Mr. Krugman has Some thing to say.
Back in 1971, Russell Baker, the legendary Times columnist, devoted one of his Op-Ed columns to an interview with Those Who — as in “Those Who snivel and sneer whenever something good is said about America.” Back then, Those Who played a major role in politicians’ speeches.
Times are different now, of course. There are those who say that Iraq is another Vietnam. But Iraq is a desert, not a jungle, so there. And we rarely hear about Those Who these days. But the Republic faces an even more insidious threat: the Some.
The Some take anti-American positions on a variety of issues. For example, they want to hurt the economy: “Some say, well, maybe the recession should have been deeper,” said President Bush in 2003. “That bothers me when people say that.”
Mainly, however, the Some are weak on national security. “There’s Some in America who say, ‘Well, this can’t be true there are still people willing to attack,’ ” said Mr. Bush during a visit to the National Security Agency.
The Some appear to be an important faction within the Democratic Party — a faction that has come out in force since the killing of Abu Musab al-Zarqawi. Last week the online edition of The Washington Times claimed that “Some Democrats” were calling Zarqawi’s killing a “stunt.”
Joe Klein, the Time magazine columnist, went further, declaring that the Democratic Party’s “left wing” has a “hate America tendency.”
But here’s the strange thing: it’s hard to figure out who those Some Democrats are.
For example, none of the Democrats quoted by The Washington Times actually called the killing of Zarqawi a stunt, or said anything to that effect. Mr. Klein’s examples of people with a “hate America tendency” were “Michael Moore and many writers at The Nation.” That’s a grossly unfair characterization, but in any case, since when do a filmmaker who supported Ralph Nader and a magazine’s opinion writers constitute a wing of the Democratic Party?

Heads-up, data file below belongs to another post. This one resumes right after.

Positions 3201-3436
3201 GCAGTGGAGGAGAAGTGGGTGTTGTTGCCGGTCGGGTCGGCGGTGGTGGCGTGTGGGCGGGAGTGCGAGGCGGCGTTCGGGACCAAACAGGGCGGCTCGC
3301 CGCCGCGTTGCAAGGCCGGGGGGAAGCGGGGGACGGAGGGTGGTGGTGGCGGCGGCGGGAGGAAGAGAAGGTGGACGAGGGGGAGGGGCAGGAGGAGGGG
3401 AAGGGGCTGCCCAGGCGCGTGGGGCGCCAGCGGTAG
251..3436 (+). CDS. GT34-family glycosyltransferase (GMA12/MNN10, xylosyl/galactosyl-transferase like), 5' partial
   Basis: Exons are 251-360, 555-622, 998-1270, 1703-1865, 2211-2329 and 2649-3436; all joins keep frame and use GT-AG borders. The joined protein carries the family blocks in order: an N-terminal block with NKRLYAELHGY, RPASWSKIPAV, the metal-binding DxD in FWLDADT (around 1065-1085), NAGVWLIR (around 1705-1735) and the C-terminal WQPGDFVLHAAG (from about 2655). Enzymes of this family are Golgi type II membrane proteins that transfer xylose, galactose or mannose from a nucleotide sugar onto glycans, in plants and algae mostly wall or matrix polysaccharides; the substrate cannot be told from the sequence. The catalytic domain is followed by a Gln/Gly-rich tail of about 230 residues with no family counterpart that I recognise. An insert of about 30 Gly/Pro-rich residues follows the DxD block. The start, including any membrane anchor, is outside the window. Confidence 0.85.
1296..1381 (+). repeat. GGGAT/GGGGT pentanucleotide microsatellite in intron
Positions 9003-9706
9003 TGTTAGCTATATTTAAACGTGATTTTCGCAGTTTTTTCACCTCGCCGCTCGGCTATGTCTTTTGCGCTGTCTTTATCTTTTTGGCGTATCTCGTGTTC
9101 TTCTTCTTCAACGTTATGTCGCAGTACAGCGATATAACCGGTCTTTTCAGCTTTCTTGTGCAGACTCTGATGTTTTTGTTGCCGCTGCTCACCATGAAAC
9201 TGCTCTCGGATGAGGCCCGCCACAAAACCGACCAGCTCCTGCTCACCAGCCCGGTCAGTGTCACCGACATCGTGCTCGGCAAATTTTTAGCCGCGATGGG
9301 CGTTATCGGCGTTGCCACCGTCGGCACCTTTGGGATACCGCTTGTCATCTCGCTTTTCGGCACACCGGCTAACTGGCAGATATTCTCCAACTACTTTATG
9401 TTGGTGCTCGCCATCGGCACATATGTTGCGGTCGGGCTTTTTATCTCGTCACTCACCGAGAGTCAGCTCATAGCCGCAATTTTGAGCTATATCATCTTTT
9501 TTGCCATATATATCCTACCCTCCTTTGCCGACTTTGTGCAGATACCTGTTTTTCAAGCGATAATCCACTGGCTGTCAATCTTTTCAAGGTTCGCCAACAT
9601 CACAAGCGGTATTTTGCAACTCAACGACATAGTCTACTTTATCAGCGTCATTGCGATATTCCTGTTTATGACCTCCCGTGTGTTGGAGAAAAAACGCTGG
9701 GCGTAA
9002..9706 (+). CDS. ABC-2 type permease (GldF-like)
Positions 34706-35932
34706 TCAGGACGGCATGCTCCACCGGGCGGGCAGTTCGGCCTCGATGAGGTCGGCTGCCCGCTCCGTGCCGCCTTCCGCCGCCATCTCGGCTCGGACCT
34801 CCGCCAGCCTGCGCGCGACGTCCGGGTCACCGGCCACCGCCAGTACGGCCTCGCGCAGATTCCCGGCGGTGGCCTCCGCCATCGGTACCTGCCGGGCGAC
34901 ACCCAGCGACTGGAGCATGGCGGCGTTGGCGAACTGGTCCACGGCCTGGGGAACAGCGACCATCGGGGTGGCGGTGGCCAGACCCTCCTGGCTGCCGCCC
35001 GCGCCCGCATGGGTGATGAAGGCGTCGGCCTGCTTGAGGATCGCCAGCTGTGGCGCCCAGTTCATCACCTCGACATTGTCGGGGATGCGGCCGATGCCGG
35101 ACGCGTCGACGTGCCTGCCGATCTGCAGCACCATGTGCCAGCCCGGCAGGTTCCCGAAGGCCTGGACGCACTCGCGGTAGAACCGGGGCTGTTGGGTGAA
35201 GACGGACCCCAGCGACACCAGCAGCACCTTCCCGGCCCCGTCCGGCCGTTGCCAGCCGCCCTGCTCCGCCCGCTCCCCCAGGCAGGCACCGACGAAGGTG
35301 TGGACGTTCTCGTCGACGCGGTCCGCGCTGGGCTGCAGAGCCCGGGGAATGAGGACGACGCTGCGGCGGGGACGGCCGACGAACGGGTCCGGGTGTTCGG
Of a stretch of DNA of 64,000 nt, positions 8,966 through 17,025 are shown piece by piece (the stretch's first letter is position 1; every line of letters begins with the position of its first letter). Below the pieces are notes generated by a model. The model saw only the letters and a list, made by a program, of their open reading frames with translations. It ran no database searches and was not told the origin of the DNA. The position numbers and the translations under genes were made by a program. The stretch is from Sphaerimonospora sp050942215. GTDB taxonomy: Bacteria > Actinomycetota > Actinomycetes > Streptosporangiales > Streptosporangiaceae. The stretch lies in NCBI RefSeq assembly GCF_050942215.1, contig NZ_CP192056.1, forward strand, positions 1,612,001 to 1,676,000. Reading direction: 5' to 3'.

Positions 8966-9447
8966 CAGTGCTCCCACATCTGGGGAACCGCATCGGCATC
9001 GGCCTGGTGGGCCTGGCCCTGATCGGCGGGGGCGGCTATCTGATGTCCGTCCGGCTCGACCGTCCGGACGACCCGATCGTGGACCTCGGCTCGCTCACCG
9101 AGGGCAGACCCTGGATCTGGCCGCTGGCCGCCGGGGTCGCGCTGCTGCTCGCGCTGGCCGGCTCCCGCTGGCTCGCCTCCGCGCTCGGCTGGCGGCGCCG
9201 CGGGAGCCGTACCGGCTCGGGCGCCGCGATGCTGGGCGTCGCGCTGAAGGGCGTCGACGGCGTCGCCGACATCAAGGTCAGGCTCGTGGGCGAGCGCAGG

And which Democrats are “allergic to the use of force”? Some prominent Democrats opposed the Iraq war, but few if any of these figures oppose all military action. Howard Dean supported both the first gulf war and the invasion of Afghanistan. So did Al Gore. To all appearances, both men opposed the Iraq war only because they thought this particular use of force was ill advised and was being sold on false pretenses.
Some might also suggest that Democrats who accuse other Democrats of closet pacifism are motivated in part by careerism — that they’re trying to sustain the peculiar rule, which still prevails in Washington, that you have to have been wrong about Iraq to be considered credible on national security. And they’re doing this by misrepresenting the views and motives of those who had the good sense and courage to oppose this war.
But that’s just what Some Democrats might say. And everyone knows that Some Democrats hate America.
Some times you feel like a straw man; sometimes you don’t.